Pompeo’s use of an emergency declaration to clear the 2019 arms sales prompted a political backlash in the US Congress, with a number of Republicans joining Democrats to vote their disapproval in a rebuke to Trump.

Ultimately, those votes proved nonbinding because most Republicans in the US Senate supported Trump’s authority as president to sell the weapons without congressional approval.

On Monday, a senior official at the State Department, speaking to reporters on the condition of anonymity, previewed of the OIG’s internal probe claiming that the department had “acted in complete accordance with the law”.

The investigation by the OIG “found no wrongdoing in the administration exercise of the emergency authorities that are available under the arms export control act”, the unnamed official told news agencies.

In a statement on Monday, Representative Eliot Engel, chairman of the House Foreign Affairs Committee, said the unnamed State Department official was Assistant Secretary Clarke Cooper, who had been a subject of the probe. 

“This obvious pre-spin of the findings reeks of an attempt to distract and mislead,” Engel said, adding that he feared the classified annex to the report would be “used to bury important or possibly incriminating information”.

In May, Trump had abruptly fired Steve Linick, the inspector general who led the probe and was investigating allegations that Pompeo and his wife misused State Department staff for personal errands.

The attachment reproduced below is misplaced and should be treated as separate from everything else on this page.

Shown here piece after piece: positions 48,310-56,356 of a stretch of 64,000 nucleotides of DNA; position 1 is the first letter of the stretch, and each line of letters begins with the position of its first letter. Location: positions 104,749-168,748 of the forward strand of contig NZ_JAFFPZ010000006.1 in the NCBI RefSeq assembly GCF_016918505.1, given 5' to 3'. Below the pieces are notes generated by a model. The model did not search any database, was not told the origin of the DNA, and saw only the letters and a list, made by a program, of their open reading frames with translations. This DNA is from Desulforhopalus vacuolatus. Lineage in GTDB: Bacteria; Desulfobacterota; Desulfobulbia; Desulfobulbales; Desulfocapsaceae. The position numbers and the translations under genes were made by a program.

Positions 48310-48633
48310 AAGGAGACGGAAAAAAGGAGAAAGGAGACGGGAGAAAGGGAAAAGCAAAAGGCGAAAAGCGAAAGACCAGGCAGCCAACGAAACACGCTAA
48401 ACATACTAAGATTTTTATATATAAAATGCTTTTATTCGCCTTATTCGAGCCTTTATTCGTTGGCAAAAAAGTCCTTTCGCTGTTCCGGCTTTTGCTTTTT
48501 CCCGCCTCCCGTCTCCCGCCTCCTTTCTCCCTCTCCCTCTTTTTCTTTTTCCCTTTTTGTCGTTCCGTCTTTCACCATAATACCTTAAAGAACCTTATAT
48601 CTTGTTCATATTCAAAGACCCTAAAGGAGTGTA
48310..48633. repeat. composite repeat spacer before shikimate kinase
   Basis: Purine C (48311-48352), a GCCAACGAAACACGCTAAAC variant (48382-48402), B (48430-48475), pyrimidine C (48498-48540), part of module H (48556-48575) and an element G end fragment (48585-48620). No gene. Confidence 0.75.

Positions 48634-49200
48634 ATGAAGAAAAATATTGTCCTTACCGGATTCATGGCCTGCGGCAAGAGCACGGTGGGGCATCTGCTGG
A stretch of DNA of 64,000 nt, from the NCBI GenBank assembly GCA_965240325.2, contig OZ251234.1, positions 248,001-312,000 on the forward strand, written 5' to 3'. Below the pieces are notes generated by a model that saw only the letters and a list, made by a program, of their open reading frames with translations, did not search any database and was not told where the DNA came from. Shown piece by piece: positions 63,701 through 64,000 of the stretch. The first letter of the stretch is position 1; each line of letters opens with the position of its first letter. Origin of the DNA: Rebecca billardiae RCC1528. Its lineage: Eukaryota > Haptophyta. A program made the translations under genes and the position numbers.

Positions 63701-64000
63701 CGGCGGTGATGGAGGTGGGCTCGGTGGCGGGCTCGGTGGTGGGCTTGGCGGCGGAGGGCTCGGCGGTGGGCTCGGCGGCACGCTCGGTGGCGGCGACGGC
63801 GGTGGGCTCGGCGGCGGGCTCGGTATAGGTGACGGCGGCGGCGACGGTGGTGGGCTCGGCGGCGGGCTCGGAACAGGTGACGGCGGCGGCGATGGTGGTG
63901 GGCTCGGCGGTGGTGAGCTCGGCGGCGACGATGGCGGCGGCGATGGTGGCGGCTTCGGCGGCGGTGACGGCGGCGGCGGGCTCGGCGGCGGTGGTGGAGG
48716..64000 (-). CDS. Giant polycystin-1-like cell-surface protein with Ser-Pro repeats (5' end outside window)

Steve Linick
US State Department Inspector General Steve Linick (right) had provided documents to House and Senate Intelligence Committees in 2019 amid the House’s impeachment inquiry into President Donald Trump’s pressure campaign on Ukraine [File: Jonathan Ernst/Reuters]

Democrats in the House of Representatives are investigating whether Linick’s removal may have been designed to quash the findings in today’s report as well as the other internal investigations at the State Department.

In an interview with House investigators, Linick defended himself from allegations by Trump officials that he had been a “bad actor” and said no reason was given for his sudden dismissal.

Linick told Congress he was repeatedly bullied and pressured by State Department political officials not to look into the Saudi arms sales even though the investigation was requested by members of Congress.

Linick testified that Pompeo declined to be interviewed about the subject and provided a written statement – and testified that he still had questions about Pompeo’s role that he wanted to ask.

When Linick was fired, he was replaced by Ambassador Stephen Akard, who had been a director of foreign missions. Akard served in the role for less than three months before resigning on August 5, just days before the release of the report.

“He left to go back home. This happens,” Pompeo said in a news conference. “I don’t have anything more to add to that.”

Source: Al Jazeera